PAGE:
This Note will use a critical race theory lens to argue that most trainings on equal employment opportunity (“EEO”), diversity, or implicit bias operate as a restrictive remedy to Title VII race discrimination violations, and that incorporating an ethnic studies framework into these trainings can further an expansive view of antidiscrimination law. A restrictive view of antidiscrimination law treats discrimination as an individual instead of structural or societal wrong and looks to addressing future acts of discrimination instead of redressing past and present injustices. An expansive view of antidiscrimination law sees its objective as eradicating conditions of racial subordination. Ethnic ...


Finding Law, Stephen E. Sachs 2019 Duke Law School

Finding Law, Stephen E. Sachs

Faculty Scholarship

That the judge's task is to find the law, not to make it, was once a commonplace of our legal culture. Today, decades after Erie, the idea of a common law discovered by judges is commonly dismissed -- as a "fallacy," an "illusion," a "brooding omnipresence in the sky." That dismissive view is wrong. Expecting judges to find unwritten law is no childish fiction of the benighted past, but a real and plausible option for a modern legal system.

This Essay seeks to restore the respectability of finding law, in part by responding to two criticisms made by Erie and ...


How The U.S. Supreme Court Deemed The Grand Bargain Adequate Without Defining Adequacy.Pdf, Michael C. Duff 2018 University of Wyoming College of Law

How The U.S. Supreme Court Deemed The Grand Bargain Adequate Without Defining Adequacy.Pdf, Michael C. Duff

Michael C Duff

During the second and third decades of the twentieth century, the U. S. Supreme Court issued a handful of opinions rejecting 14th Amendment constitutional challenges by employers to implementation of workers’ compensation statutes in the United States. Unknown to many, the statutes were largely the fruit of privately-sponsored investigations, principally by the Russell Sage Foundation and the National Association of Manufacturers, of European workers’ compensation systems during the first decade of the twentieth century. Some of those systems had been in existence since the 1870s and 1880s, and many employers preferred them to newly-emerging American employer liability statutes that retained ...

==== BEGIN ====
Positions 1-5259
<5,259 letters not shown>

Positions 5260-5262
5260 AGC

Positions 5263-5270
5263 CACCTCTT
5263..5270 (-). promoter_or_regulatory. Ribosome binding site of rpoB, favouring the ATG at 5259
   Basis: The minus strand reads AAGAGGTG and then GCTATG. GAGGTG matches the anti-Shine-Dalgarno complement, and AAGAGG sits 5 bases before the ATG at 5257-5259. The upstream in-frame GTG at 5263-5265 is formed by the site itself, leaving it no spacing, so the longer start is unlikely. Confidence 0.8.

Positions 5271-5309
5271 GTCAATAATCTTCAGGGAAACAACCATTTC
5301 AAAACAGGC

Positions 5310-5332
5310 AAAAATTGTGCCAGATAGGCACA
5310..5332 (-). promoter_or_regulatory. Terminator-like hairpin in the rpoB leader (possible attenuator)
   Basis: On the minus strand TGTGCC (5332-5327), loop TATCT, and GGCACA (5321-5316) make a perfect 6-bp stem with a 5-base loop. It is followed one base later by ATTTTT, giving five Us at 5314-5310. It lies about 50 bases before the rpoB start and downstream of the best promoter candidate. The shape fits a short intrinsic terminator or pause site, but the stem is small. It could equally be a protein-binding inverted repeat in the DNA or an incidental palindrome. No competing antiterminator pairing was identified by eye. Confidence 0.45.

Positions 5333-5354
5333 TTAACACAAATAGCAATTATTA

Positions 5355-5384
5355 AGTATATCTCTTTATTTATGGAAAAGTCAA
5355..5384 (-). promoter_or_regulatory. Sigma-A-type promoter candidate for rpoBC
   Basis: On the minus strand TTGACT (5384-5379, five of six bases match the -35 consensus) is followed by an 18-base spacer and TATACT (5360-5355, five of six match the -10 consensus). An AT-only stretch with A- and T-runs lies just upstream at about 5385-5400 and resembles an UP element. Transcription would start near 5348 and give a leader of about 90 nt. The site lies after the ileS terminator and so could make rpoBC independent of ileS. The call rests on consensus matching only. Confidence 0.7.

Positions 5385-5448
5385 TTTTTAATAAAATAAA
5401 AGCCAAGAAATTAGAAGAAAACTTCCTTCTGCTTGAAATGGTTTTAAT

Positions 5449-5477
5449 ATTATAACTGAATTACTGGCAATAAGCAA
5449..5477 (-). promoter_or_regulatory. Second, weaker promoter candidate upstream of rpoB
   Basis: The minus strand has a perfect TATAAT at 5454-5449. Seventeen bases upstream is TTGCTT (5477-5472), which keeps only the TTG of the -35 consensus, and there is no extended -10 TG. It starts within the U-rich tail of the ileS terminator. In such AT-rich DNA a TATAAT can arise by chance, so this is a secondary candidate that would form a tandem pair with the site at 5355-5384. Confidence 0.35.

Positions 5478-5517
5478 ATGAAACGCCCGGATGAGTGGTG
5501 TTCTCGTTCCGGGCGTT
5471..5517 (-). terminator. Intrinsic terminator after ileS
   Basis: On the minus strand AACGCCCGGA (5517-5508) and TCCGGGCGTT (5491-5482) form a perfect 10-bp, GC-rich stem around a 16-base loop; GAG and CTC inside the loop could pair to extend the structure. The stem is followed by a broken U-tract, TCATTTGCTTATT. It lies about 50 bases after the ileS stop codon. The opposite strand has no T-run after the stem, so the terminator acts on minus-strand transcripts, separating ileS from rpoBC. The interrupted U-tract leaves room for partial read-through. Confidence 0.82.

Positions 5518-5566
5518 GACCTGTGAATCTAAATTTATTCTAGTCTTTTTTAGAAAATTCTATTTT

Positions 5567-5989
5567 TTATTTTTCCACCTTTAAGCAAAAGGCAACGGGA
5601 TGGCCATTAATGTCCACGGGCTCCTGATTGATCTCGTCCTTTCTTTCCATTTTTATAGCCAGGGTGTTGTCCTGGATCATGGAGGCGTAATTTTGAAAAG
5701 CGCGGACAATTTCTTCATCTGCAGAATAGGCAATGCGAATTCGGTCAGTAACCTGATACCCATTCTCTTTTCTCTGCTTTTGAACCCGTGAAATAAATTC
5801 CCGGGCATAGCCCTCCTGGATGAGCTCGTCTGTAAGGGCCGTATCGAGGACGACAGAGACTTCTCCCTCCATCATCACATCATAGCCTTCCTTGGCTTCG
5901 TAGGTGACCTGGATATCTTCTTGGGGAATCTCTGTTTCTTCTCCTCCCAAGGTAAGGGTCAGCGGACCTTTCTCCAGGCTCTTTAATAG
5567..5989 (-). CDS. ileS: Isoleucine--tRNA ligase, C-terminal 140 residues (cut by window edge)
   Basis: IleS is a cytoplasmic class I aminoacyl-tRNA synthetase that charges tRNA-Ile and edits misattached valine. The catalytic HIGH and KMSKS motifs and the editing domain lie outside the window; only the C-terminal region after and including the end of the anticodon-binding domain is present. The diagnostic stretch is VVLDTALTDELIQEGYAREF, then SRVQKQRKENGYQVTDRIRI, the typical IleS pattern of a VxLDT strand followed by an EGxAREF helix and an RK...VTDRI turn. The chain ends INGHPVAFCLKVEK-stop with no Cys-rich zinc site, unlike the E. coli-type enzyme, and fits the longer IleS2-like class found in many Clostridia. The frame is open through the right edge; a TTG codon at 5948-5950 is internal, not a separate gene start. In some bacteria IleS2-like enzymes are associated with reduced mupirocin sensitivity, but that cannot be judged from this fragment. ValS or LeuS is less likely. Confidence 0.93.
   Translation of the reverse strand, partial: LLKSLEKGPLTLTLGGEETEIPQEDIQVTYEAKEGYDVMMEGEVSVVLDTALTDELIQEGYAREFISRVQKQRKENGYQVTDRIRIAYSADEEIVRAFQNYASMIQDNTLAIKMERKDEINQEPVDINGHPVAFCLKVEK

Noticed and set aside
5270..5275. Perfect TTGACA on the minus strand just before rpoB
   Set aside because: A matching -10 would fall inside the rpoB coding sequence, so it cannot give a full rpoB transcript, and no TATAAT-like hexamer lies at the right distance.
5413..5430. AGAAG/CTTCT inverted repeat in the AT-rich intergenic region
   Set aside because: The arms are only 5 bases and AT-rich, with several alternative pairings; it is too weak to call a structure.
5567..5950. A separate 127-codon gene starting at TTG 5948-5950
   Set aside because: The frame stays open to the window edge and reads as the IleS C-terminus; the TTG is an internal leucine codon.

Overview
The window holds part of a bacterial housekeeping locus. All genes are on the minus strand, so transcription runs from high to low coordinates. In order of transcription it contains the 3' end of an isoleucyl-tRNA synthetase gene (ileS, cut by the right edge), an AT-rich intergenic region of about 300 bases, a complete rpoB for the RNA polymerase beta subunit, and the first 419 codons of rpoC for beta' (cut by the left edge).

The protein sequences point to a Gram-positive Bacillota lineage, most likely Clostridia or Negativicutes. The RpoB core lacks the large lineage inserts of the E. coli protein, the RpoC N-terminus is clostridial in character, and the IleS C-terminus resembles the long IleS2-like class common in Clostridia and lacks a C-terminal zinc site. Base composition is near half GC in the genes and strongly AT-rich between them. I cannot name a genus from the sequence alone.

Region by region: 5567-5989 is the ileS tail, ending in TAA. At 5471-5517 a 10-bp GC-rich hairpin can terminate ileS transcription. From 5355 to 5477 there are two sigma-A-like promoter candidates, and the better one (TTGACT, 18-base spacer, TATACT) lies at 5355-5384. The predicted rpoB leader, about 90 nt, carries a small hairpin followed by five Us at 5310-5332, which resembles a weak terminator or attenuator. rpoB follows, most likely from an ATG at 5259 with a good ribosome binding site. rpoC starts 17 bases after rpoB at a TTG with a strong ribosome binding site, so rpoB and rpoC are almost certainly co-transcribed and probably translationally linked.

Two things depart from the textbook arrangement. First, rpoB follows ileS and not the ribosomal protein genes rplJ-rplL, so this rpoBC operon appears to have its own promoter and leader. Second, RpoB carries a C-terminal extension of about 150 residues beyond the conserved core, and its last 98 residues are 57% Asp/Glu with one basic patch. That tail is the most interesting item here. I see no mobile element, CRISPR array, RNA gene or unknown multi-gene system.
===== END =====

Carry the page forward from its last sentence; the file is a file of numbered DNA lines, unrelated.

Gambling Under The Swastika: Casinos, Horse Racing, Lotteries, And Other Forms Of Betting In Nazi Germany, Robert M. Jarvis 2018 Nova Southeastern University - Shepard Broad College of Law

Gambling Under The Swastika: Casinos, Horse Racing, Lotteries, And Other Forms Of Betting In Nazi Germany, Robert M. Jarvis

Robert M. Jarvis

No abstract provided.


August 2017 - August 2018 Case Law On American Indians, Thomas P. Schlosser 2018 Seattle University School of Law

August 2017 - August 2018 Case Law On American Indians, Thomas P. Schlosser

American Indian Law Journal

No abstract provided.


Rethinking The Federal Indian Status Test: A Look At The Supreme Court's Classification Of The Freedmen Of The Five Civilized Tribe Of Oklahoma, Clint Summers 2018 University of Tulsa College of Law

Rethinking The Federal Indian Status Test: A Look At The Supreme Court's Classification Of The Freedmen Of The Five Civilized Tribe Of Oklahoma, Clint Summers

American Indian Law Journal

No abstract provided.


Judicializing History: Mass Crimes Trials And The Historian As Expert Witness In West Germany, Cambodia, And Bangladesh, Rebecca Gidley, Mathew Turner 2018 Australian National University

Judicializing History: Mass Crimes Trials And The Historian As Expert Witness In West Germany, Cambodia, And Bangladesh, Rebecca Gidley, Mathew Turner

Genocide Studies and Prevention: An International Journal